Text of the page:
Although it may be unknown to many, the dangers of using asbestos were documented well before the Environmental Protection Agency (EPA) regulated its production and use. In fact, documents show that railroad companies knew as far back as the 1930s that asbestos was dangerous to health and could cause life-threatening diseases.
Even further back in the 1800s, doctors linked lung diseases to prolonged asbestos exposure in factories. Yet, when companies that relied on the hazardous set of minerals became aware of its dangers, many did nothing to prevent their workers from developing fatal diseases.
A number of businesses carefully hid any information that would alert employees, contractors, and others that they were being put in danger.
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The Great Cover-ups
In 1928, the medical term asbestosis was coined by physicians as a condition affecting the lungs after extensive asbestos exposure. Not long after, an aggregation of businesses that used asbestos and asbestos-containing products began talking internally about its use and its detrimental effects.
Evan after consultations and group meetings, the coverups continued. In addition, an overflow of companies were found to have altered the insurance documentations that warned of the pitfalls of asbestos exposure. Even those these companies hid the evidence and knew of the inherent risks, many didn’t even reduce the production and use of asbestos in the slightest bit.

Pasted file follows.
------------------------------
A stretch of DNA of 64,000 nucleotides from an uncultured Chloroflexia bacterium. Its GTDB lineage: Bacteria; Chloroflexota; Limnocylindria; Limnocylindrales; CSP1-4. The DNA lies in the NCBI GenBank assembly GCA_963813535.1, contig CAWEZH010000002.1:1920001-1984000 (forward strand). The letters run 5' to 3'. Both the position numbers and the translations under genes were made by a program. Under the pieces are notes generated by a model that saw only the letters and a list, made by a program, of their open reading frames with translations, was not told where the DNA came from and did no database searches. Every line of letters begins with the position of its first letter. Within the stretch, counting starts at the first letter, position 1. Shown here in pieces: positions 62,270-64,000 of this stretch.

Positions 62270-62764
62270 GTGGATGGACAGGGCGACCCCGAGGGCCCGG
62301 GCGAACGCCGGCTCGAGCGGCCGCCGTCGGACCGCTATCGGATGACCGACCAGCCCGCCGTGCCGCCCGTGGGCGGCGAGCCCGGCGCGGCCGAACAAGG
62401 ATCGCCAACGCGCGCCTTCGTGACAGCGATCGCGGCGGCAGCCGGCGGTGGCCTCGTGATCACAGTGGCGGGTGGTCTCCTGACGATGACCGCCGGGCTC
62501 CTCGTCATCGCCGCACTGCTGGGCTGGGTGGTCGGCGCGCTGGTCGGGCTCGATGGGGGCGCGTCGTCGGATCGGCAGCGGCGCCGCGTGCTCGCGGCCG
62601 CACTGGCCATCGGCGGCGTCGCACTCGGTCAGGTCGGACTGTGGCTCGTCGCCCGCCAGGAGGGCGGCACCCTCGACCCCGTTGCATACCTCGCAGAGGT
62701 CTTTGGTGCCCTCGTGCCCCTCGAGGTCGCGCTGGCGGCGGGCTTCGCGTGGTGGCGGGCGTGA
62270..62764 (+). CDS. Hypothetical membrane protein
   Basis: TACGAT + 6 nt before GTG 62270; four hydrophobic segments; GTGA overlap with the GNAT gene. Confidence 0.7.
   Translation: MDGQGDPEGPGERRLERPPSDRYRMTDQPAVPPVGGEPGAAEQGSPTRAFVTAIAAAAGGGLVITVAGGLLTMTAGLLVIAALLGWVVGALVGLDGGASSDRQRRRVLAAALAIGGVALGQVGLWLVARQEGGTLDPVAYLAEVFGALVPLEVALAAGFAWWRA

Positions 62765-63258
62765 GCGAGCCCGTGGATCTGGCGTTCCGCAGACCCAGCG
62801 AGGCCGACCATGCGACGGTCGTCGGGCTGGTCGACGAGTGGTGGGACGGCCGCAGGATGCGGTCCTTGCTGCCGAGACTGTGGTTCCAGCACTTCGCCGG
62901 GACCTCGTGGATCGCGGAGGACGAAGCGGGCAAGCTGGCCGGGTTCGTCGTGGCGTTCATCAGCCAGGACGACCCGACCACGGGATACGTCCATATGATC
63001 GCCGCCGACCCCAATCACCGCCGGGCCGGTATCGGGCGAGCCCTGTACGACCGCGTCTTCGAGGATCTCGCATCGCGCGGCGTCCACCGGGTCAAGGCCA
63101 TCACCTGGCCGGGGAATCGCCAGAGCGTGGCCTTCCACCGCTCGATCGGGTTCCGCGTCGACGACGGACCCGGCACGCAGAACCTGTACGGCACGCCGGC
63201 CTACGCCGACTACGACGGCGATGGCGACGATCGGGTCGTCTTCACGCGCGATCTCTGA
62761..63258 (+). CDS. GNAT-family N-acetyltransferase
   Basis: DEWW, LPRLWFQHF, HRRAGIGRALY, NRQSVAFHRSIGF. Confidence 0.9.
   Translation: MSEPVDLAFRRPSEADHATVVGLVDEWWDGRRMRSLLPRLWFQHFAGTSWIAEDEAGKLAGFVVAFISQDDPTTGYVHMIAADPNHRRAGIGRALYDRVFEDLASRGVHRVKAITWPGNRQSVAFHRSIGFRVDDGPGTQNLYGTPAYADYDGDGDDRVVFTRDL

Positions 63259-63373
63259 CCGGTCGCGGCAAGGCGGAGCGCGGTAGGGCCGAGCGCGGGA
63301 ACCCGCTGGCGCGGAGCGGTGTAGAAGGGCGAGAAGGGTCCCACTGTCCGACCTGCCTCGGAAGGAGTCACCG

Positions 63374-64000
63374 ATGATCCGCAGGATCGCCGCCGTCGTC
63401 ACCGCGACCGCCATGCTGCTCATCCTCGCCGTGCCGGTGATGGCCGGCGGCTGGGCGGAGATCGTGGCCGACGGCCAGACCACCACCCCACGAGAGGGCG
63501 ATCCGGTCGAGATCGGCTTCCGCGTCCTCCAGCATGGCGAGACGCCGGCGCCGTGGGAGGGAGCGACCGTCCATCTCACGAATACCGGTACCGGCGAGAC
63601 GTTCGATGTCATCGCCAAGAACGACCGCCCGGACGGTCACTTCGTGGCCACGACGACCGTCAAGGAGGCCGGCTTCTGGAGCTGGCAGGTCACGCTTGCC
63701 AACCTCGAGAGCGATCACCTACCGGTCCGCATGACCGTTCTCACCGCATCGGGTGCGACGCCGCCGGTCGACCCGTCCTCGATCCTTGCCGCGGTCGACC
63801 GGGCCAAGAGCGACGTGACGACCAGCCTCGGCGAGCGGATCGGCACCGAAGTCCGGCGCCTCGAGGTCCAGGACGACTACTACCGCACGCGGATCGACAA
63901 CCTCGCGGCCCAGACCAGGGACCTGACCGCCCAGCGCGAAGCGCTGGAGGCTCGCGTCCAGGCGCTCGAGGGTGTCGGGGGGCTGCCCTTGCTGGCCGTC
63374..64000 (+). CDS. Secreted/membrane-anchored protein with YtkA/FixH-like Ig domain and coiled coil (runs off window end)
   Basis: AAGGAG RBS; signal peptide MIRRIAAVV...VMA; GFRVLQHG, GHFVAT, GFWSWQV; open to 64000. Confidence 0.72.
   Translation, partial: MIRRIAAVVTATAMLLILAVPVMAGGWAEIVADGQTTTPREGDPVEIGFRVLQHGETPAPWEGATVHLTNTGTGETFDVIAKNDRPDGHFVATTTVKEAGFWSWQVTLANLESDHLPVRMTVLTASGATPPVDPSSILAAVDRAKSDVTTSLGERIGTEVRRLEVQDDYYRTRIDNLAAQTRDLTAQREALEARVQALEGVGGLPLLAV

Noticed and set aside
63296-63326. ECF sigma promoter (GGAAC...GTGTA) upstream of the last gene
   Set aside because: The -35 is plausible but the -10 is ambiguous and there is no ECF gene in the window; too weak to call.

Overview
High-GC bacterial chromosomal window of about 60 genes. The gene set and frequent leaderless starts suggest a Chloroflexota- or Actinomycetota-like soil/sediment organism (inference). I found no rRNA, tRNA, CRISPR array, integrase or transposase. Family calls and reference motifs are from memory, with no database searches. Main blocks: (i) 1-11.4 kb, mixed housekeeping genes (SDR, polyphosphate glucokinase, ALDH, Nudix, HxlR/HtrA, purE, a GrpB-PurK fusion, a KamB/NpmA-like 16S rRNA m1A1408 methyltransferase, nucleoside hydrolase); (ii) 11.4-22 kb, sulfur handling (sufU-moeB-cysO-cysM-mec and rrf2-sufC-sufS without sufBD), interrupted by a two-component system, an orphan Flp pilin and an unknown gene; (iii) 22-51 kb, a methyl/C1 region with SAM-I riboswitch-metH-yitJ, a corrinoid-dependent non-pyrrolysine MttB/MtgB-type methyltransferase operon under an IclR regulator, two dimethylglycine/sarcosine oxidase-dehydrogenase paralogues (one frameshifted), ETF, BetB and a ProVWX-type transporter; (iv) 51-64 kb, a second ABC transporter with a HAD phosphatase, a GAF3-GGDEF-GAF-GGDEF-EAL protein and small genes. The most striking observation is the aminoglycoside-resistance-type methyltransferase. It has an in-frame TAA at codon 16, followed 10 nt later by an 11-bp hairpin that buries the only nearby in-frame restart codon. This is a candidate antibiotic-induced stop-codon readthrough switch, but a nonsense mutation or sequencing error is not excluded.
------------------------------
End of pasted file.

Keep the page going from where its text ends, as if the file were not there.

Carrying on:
However, by the 1930s, victims started filing lawsuits against their employers after being diagnosed with asbestosis. Companies began settling the lawsuits on a condition that no more lawsuits would come about regarding asbestos.
After the initial asbestos lawsuits, employees underwent health screenings at the consent of their employers. It has been documented that many employers once again covered up the evidence by altering the health study results.
However, it didn’t go unnoticed by physicians, who then were discovering that not only did asbestos cause lung issues and difficulty with breathing, but also lung cancer. When these companies became aware of the findings, more extensive plans of hiding evidence followed. For example, supervisors and managers were told to never talk of the hidden dangers of asbestos to employees.
In 1943, after a six-year study and research on asbestos, Dr. LeRoy Gardner of the Saranac Laboratory in New York, provided the Johns-Manville Corporation the detailed results of his research. Asbestos was found likely to be carcinogenic, meaning that the mineral is extremely dangerous.
At the Johns-Manville Corporation’s request, none of the findings were made public, nor available to any of the workers that were employed at Johns-Manville. In addition, the asbestos industry ensured that Dr. Gardner’s results were suppressed by altering and creating a false report.
More Warnings Issued
It wasn’t until 1964 that asbestos was pinned officially as one of the causes of lung cancer, asbestosis, and malignant mesothelioma. Although this information was backed by the American Medical Association, companies still continued to alter and hide the information. I
In other cases, company owners made blatant statements promoting asbestos. Records show that in 1966, the director of purchasing at Bendix, an asbestos manufacturing company, stated, “If you have enjoyed a good life while working with asbestos, why not die from it?”